As Paris gears up to welcome an anticipated half a million visitors during the 2024 Summer Olympics, there are some uninvited guests that they are battling to get rid of.
The French government announced last week it was launching a concerted effort to fight bedbugs, which get their name from their habit of nesting in mattresses, that have appeared in numbers in public transport, cinemas and hospitals.
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The blood-sucking insects have been spotted in the Paris Metro, high-speed trains, and at Paris’s Charles de Gaulle airport, with disgusted travellers posting videos on social media.
“The state urgently needs to put an action plan in place against this scourge as France is preparing to welcome the Olympic and Paralympic games in 2024,” the capital’s deputy mayor, Emmanuel Gregoire, said in a letter to Prime Minister Elisabeth Borne this week.
Here’s what you need to know about the infestation and efforts to solve it.
When did the bedbug problem start?
Over the summer, people began complaining online about bedbugs in movie theatres. They posted pictures of bug bites following a cinema visit on Twitter, formerly X.
More recently, residents and tourists have spotted bedbugs in hotels, metro rail, high-speed trains and at the airport.
There was also concern about the spread of bedbugs during Paris Fashion Week, which ended on Tuesday.
Is this the first time bedbugs have infested Paris?
No. While bedbugs were considered to be eradicated in France in the 1950s, the pesky little critters have made a recent resurgence.
ANSES, the French Agency for Food, Environmental and Occupational Health Safety, reported that between 2017 and 2022, more than one in 10 households were infested by bed bugs.
Extermination experts reported that 400,000 addresses, including hotels, apartments and houses, were treated in Paris in 2018.
In 2020, the French government launched a campaign that included a bedbug hotline and a dedicated website to tackle the issue.
Why are the bedbugs back?
In earlier years, potent insecticides such as DDT were widely used. Such chemicals have since been banned for being too harmful and have resulted in a bedbug resurgence in recent years.
In a report released in July, ANSES attributed the rise in bedbugs to “the rise in travel and the increasing resistance of bed bugs to insecticides”.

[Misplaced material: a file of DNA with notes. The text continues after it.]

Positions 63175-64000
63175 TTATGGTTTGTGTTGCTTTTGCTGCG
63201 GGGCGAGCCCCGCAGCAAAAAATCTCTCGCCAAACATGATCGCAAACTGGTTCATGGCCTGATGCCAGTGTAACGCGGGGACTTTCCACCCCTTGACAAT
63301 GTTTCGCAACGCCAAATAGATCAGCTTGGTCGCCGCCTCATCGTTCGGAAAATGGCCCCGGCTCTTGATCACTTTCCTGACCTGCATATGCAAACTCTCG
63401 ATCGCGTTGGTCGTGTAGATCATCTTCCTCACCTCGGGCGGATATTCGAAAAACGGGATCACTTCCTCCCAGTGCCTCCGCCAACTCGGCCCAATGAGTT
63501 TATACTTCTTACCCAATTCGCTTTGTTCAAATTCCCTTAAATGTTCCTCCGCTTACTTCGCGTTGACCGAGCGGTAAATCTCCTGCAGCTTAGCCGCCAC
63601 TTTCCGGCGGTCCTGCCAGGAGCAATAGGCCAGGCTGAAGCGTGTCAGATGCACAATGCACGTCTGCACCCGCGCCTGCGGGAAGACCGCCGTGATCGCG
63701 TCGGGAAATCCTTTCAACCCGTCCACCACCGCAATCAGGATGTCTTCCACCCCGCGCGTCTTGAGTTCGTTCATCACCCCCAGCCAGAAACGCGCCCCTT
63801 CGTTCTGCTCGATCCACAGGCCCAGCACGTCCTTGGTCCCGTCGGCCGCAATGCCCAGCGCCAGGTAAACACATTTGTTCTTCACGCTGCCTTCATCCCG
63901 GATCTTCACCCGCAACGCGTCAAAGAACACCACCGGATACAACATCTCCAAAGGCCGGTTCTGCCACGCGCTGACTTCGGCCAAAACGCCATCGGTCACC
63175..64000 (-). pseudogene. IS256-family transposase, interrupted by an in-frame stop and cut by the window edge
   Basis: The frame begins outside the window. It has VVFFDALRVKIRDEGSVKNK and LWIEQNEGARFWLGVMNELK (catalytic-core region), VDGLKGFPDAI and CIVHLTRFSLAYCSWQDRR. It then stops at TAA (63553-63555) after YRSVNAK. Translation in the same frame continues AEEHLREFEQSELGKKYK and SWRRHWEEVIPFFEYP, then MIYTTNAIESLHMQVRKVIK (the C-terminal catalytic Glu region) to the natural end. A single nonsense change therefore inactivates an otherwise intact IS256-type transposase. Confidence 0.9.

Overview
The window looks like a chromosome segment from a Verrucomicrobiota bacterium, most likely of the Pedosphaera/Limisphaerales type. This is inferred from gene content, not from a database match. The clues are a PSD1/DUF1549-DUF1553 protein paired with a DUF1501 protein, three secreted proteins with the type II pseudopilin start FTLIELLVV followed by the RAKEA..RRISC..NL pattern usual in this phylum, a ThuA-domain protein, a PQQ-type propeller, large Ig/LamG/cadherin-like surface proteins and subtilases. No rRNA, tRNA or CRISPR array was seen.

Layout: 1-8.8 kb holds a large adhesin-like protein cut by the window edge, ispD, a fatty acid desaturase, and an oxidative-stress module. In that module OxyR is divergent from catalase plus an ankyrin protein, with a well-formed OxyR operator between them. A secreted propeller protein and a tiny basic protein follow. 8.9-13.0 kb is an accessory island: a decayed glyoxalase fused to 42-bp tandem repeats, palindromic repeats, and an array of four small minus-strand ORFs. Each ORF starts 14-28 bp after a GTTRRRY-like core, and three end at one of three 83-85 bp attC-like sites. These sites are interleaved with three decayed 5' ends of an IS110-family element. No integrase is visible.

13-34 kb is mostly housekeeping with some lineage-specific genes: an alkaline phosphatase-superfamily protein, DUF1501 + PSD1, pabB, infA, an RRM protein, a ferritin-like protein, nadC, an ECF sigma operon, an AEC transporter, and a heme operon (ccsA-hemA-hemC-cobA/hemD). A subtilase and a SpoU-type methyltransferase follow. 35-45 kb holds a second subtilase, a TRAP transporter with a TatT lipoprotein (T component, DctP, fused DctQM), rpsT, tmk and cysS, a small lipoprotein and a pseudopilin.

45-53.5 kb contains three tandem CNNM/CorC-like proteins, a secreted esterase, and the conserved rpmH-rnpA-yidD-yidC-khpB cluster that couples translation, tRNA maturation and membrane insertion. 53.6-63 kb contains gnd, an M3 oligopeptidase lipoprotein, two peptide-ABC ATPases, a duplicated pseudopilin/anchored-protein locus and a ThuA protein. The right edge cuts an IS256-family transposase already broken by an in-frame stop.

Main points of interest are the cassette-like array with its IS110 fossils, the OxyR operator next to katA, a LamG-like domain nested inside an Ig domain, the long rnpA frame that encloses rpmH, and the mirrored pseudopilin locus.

What is Paris doing to solve the bedbug crisis?
For now, it appears that the French capital is at the beginning stages of its effort to tackle the problem.
Paris city hall on Thursday urged President Emmanuel Macron’s government to help tame the infestation, including by creating a dedicated task force.
Transport Minister Clement Beaune said on Friday that he will have a discussion with transport operators next week about methods to counter the issue and protect commuters.
Deputy Mayor Gregoire has called on insurers to include bedbug cover in house insurance policies, as low-income people rarely had the means to call in pest control firms.
Gregoire added that bedbugs have existed in Paris previously and will continue to do so. He sees the Olympics, which will kick off in late July 2024, as an opportunity for everybody to work together on the issue.
However, Ondřej Balvín, head of the Czech University of Life Sciences’s Bed Bugs Research Team in Prague, told Al Jazeera on Tuesday that it will be difficult for Paris to solve the infestation.
“It is difficult for me to imagine that government is anyhow entitled or able to fight bedbugs in a country,” he said. “The problem occurs in private beds. The government could help [by] getting new chemicals to the market, or support the entities that educate pest controllers, or take the pest control guidelines more in its hands.”
What can people do to fight against bedbugs?
ANSES recommended in its report that non-chemical methods should be used to eradicate the bedbugs, such as using dry heat from a hot air dryer to treat infested clothing and bedding or keeping the infested fabric at freezing temperatures for a few days.
While heat can be used for an entire room, freezing is better for treating clothing or small objects, said the report.
The use of chemical methods such as insecticides is discouraged because bedbugs are becoming increasingly resistant to insecticides, which is making them ineffective. This is why the bedbugs are rising in numbers in the first place.
Chemical methods can also pose additional hazards to human health and the environment.
“The problem in Europe is that these substances are heavily regulated,” said Balvín from the Bed Bugs Research Team.
“The options are limited and I would say [we’re in] a state of a steady fight with the bedbugs with not much chances for a quick improvement, at least for humans.”